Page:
HCAIs are monitored and reported to Public Health England, for learning and improvement purposes.

What happens if I get an infection?
Your infection could require treatment, which probably can be given to you at home. You may be asked to stay at home for the duration of the treatment and not visit the GP surgery, they may arrange a home visit instead. If you don’t understand your condition and/or treatment please ask a member of staff.

Hydration

Dehydration is a state in which our bodies do not have enough water. NHS England defines dehydration as a relative deficiency of fluid that causes adverse effects on function and clinical outcome. Dehydration can be mild, moderate or severe. 

A number of poor health outcomes are associated with avoidable dehydration including some infections. 

Dehydration should always be considered as a cause for any of the following:

  • Dry mouth, feeling thirsty.
  • Headache, poor concentration, unexpected confusion, increasing agitation.
  • Feeling dizzy when standing up.
  • Lethargy, malaise, increasing sleepiness.
  • Noticeably drier inelastic skin.
  • Dark concentrated urine.
  • Reduced urine output.

Bookmarks (PDF, 233 KB) have been produced as part of a hydration project to provide a handy reminder to drink enough fluid and check urine for signs of dehydration. If you would like any information or require a supply of bookmarks, please contact ami.butler1@nhs.net or call 01726 627917.

Infections

How do infections spread?
You need a germ. The germ lives in or on its host, another person, an animal or a contaminated surface eg a door handle, worktop or equipment. 

The germ is passed on by either direct or indirect contact which can be coughing, sneezing, hand contact with someone who carries the germ on their hand or by touching a contaminated surface. 

If the germ then enters your system and you're not immune to it, you can catch the infection. Generally healthy people are less likely to catch infections, as their immune system should protect them well. But if for any reason your immune system is weaker than normal, you will be more vulnerable and therefore need to protect yourself even more against any infection. 

Together we can fight infection
Any infection can be caught or spread were there are ill people together, this can be in a hospital, a care home a GP surgery or in a public place. The information below explains how you can help the staff to reduce infection and provide a clean and safe environment in which you receive treatment and/ or care. By following the points in this advice, you can help us to prevent vulnerable individuals picking up an infection and prevent the spread of infections. If people pick up an infection, it can cause discomfort, pain and anxiety.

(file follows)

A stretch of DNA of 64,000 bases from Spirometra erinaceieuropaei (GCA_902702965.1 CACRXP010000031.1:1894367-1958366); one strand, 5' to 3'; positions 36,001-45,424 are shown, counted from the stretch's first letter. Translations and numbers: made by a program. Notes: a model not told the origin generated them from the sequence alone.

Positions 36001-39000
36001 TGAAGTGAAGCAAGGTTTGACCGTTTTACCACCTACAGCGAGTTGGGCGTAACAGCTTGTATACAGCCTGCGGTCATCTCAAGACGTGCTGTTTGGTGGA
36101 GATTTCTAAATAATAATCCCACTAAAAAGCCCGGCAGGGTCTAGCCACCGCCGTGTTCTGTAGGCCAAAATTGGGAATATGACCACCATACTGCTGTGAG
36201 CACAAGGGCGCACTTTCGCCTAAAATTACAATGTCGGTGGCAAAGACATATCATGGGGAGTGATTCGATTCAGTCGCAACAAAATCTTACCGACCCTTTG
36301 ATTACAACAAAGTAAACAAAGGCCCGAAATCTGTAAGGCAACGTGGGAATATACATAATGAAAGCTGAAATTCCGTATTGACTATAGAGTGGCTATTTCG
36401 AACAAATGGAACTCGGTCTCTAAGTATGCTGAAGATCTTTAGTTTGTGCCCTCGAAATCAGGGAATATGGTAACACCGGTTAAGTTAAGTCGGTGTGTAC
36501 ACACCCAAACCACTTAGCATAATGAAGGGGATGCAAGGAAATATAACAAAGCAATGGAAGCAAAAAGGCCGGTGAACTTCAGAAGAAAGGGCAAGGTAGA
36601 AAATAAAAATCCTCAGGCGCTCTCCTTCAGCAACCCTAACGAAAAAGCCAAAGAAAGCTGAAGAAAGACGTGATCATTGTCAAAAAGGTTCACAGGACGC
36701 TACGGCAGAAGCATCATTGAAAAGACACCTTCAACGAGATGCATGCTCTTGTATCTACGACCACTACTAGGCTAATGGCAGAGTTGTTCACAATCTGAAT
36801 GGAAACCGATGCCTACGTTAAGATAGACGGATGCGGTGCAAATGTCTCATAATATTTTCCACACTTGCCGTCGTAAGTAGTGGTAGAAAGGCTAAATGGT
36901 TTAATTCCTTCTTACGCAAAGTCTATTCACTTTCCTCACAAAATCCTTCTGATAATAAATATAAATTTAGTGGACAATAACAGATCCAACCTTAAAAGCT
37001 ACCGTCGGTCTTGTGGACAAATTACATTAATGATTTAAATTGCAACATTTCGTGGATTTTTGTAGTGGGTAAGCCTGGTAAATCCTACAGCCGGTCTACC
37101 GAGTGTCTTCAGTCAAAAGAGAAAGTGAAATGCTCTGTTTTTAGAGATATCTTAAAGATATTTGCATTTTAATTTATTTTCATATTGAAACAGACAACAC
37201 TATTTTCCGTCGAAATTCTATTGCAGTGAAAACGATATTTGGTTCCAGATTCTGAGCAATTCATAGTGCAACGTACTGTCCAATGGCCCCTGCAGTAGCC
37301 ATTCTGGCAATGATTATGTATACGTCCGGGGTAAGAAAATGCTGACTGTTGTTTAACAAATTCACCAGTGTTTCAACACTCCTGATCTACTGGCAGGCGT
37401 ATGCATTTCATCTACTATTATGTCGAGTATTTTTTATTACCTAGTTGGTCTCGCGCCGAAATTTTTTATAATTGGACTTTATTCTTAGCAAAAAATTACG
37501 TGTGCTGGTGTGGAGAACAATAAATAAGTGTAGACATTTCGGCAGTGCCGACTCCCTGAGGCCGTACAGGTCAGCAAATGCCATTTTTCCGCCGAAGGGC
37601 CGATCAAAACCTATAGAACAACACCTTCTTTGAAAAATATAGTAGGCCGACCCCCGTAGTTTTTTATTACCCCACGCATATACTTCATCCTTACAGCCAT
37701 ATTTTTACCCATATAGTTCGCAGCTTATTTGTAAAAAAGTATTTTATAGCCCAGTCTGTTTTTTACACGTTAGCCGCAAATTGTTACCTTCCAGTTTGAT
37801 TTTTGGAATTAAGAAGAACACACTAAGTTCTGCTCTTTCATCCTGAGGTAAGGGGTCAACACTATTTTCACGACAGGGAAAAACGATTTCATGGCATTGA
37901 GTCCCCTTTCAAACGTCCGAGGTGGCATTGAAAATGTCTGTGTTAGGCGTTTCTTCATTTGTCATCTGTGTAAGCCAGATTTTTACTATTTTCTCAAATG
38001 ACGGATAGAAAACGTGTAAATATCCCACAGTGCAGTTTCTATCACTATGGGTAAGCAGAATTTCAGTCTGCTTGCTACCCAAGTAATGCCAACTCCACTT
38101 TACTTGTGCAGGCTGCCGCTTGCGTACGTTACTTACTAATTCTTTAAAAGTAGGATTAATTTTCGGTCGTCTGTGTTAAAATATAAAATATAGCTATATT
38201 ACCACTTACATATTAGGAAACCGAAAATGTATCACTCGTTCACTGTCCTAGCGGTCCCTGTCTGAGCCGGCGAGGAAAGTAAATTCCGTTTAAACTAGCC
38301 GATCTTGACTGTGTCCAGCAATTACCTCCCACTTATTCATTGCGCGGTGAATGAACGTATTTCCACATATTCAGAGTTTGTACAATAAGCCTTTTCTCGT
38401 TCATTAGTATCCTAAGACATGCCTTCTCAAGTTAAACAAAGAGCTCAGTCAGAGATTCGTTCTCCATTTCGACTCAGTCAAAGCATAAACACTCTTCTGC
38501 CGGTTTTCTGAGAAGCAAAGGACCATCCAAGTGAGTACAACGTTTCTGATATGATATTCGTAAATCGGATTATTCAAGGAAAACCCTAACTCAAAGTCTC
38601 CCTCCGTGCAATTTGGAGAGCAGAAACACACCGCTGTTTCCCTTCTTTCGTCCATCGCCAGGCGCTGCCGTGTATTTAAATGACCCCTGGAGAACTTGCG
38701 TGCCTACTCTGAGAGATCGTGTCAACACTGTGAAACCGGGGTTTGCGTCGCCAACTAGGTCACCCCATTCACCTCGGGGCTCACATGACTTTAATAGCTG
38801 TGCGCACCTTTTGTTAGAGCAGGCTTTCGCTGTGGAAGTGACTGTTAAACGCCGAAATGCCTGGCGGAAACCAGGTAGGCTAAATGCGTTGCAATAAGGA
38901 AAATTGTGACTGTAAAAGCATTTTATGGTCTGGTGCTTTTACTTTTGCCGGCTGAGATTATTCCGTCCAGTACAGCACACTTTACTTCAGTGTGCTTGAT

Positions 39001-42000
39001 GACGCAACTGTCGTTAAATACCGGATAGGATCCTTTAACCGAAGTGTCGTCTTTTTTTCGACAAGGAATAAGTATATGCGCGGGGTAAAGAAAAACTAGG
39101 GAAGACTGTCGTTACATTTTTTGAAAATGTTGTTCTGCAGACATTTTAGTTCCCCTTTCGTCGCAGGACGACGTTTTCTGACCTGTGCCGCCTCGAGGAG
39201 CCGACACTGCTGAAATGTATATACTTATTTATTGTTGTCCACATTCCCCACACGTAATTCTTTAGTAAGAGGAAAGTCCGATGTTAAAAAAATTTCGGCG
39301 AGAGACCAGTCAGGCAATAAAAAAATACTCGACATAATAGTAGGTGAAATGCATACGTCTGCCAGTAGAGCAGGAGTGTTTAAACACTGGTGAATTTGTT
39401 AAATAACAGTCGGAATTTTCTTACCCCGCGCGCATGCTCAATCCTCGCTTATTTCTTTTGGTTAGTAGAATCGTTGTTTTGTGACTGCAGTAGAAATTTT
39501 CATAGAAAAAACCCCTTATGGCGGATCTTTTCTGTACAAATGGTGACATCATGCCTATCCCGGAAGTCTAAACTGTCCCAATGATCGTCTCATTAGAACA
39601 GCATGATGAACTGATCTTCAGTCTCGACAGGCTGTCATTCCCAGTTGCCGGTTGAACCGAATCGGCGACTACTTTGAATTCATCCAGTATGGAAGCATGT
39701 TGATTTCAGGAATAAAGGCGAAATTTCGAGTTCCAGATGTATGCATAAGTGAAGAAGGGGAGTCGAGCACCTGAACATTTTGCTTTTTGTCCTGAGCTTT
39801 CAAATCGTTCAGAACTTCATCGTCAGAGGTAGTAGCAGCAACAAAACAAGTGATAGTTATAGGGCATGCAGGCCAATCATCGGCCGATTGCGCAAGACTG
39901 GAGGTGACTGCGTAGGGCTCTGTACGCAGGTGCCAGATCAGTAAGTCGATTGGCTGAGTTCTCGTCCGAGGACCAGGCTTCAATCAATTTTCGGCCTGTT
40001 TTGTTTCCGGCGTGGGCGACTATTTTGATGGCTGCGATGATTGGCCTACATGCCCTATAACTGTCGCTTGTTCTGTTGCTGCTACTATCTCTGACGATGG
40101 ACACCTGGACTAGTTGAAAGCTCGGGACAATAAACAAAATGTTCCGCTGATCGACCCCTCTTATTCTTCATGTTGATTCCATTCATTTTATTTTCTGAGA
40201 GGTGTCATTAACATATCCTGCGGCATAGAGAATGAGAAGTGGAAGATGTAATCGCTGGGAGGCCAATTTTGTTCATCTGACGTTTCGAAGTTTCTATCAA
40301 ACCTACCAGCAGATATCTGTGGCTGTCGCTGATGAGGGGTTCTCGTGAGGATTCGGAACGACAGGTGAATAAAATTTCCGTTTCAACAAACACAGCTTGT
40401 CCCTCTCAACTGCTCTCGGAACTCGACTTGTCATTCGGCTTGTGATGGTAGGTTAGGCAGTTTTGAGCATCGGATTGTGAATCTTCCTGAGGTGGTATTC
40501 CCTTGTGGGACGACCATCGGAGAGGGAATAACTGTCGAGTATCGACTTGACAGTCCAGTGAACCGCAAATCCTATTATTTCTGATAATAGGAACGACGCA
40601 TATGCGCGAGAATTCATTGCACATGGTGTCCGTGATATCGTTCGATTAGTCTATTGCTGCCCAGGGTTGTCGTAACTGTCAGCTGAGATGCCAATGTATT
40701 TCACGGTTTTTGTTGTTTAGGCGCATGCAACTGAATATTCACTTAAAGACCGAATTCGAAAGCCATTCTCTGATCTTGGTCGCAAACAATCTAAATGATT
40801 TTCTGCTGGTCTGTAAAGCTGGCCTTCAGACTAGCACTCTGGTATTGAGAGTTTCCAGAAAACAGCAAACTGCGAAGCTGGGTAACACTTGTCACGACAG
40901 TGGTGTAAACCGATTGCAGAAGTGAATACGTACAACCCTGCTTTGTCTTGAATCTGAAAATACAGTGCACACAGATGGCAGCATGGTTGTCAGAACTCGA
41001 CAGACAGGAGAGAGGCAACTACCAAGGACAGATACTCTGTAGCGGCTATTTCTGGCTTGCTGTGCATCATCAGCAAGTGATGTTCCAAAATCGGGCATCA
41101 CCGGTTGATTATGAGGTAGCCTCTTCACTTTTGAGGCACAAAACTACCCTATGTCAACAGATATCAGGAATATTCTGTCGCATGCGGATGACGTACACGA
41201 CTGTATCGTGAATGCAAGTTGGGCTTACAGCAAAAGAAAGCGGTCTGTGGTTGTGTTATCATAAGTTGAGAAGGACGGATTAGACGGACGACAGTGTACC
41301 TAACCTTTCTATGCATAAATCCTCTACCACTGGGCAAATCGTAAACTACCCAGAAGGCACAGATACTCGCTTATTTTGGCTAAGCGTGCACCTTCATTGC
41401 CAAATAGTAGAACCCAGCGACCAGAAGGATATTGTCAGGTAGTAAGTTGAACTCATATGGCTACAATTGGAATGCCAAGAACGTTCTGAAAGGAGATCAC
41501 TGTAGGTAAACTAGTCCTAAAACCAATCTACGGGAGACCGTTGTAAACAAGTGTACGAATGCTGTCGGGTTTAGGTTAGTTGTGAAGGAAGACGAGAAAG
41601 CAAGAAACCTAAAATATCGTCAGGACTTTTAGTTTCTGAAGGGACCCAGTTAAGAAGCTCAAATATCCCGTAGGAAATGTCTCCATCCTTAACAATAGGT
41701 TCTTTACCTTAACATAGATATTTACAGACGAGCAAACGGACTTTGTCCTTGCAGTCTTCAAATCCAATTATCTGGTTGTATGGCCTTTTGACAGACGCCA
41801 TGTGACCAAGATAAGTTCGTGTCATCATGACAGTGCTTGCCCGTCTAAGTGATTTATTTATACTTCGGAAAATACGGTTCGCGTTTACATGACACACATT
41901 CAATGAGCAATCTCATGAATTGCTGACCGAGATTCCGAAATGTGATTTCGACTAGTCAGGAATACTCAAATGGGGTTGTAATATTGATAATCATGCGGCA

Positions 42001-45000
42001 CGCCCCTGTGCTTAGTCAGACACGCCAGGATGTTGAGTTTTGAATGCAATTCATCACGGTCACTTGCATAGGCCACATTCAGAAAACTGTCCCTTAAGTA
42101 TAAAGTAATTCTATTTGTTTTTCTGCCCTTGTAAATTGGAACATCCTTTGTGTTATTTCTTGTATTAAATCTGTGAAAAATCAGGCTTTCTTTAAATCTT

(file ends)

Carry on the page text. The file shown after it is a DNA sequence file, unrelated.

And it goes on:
Vaccination

Vaccines are the most effective way to prevent infection diseases. They are the most important thing that we can do to protect ourselves and our children against ill health. They prevent up to three million deaths worldwide every year.

Since vaccines were introduced in the UK, diseases like smallpox, polio and tetanus that used to kill or disable millions of people are either gone or seen very rarely. 

Other diseases like measures and diphtheria have been reduced by up to 99.9 percent since their vaccines were introduced. However, if people stop having vaccines, it’s possible for infectious diseases to quickly spread again.

‘Vaccine hesitancy’ is where people with access to vaccines delay or refuse the vaccination. The World Health Organisation (WHO) recently listed ‘vaccine hesitancy’ as one of their top 10 biggest threats to global health.

How do vaccines work?
Vaccines teach your immune system how to create antibodies that protect you from diseases. It’s much safer for your immune system to learn this thought vaccination than by catching the diseases and treating them. Once your immune system knows how to fight a disease, it can often protect you for many years. 

Are vaccines safe?
All vaccines are thoroughly tested to ensure that they won’t harm you or your child. It often takes many years for a vaccine to make it through the trials and tests it needs to pass for approval. Once a vaccine is being used in the UK it’s also monitored for any rare side effects by the Medicines and Healthcare Products Regulatory Agency (MHRA).

What’s in a vaccine?
Most people aren’t concerned about vaccine ingredients and know that they’re safe. The main ingredient of any vaccine is a small amount of bacteria, virus or toxin that’s been weakened or destroyed in a laboratory first; this means there’s no risk of healthy people catching a disease from a vaccine. It’s also why you might see vaccines being called ‘live’ or ‘killed’ vaccines.